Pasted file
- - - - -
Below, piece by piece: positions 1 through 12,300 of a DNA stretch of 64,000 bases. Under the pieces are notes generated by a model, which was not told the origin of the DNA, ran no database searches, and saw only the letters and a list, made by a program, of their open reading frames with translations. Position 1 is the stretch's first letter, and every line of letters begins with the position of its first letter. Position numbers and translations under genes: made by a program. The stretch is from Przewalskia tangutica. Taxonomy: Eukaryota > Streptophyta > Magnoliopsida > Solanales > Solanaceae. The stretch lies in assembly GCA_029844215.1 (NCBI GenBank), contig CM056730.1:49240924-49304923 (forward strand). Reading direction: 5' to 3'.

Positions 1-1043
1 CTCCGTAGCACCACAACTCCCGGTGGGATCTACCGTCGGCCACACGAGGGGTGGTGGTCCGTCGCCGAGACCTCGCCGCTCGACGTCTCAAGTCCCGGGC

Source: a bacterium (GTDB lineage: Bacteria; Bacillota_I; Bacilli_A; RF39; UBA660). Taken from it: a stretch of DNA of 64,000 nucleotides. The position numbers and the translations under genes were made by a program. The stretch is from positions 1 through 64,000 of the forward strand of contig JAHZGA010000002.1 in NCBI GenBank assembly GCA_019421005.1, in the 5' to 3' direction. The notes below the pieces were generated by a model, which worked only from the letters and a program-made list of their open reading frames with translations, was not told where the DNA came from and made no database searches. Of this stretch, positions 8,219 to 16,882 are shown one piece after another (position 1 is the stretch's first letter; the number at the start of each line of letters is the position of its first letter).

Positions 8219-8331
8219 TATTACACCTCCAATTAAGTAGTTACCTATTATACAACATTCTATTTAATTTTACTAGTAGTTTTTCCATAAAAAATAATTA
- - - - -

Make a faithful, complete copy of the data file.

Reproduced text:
Below, piece by piece: positions 1 through 12,300 of a DNA stretch of 64,000 bases. Under the pieces are notes generated by a model, which was not told the origin of the DNA, ran no database searches, and saw only the letters and a list, made by a program, of their open reading frames with translations. Position 1 is the stretch's first letter, and every line of letters begins with the position of its first letter. Position numbers and translations under genes: made by a program. The stretch is from Przewalskia tangutica. Taxonomy: Eukaryota > Streptophyta > Magnoliopsida > Solanales > Solanaceae. The stretch lies in assembly GCA_029844215.1 (NCBI GenBank), contig CM056730.1:49240924-49304923 (forward strand). Reading direction: 5' to 3'.

Positions 1-1043
1 CTCCGTAGCACCACAACTCCCGGTGGGATCTACCGTCGGCCACACGAGGGGTGGTGGTCCGTCGCCGAGACCTCGCCGCTCGACGTCTCAAGTCCCGGGC

Source: a bacterium (GTDB lineage: Bacteria; Bacillota_I; Bacilli_A; RF39; UBA660). Taken from it: a stretch of DNA of 64,000 nucleotides. The position numbers and the translations under genes were made by a program. The stretch is from positions 1 through 64,000 of the forward strand of contig JAHZGA010000002.1 in NCBI GenBank assembly GCA_019421005.1, in the 5' to 3' direction. The notes below the pieces were generated by a model, which worked only from the letters and a program-made list of their open reading frames with translations, was not told where the DNA came from and made no database searches. Of this stretch, positions 8,219 to 16,882 are shown one piece after another (position 1 is the stretch's first letter; the number at the start of each line of letters is the position of its first letter).

Positions 8219-8331
8219 TATTACACCTCCAATTAAGTAGTTACCTATTATACAACATTCTATTTAATTTTACTAGTAGTTTTTCCATAAAAAATAATTA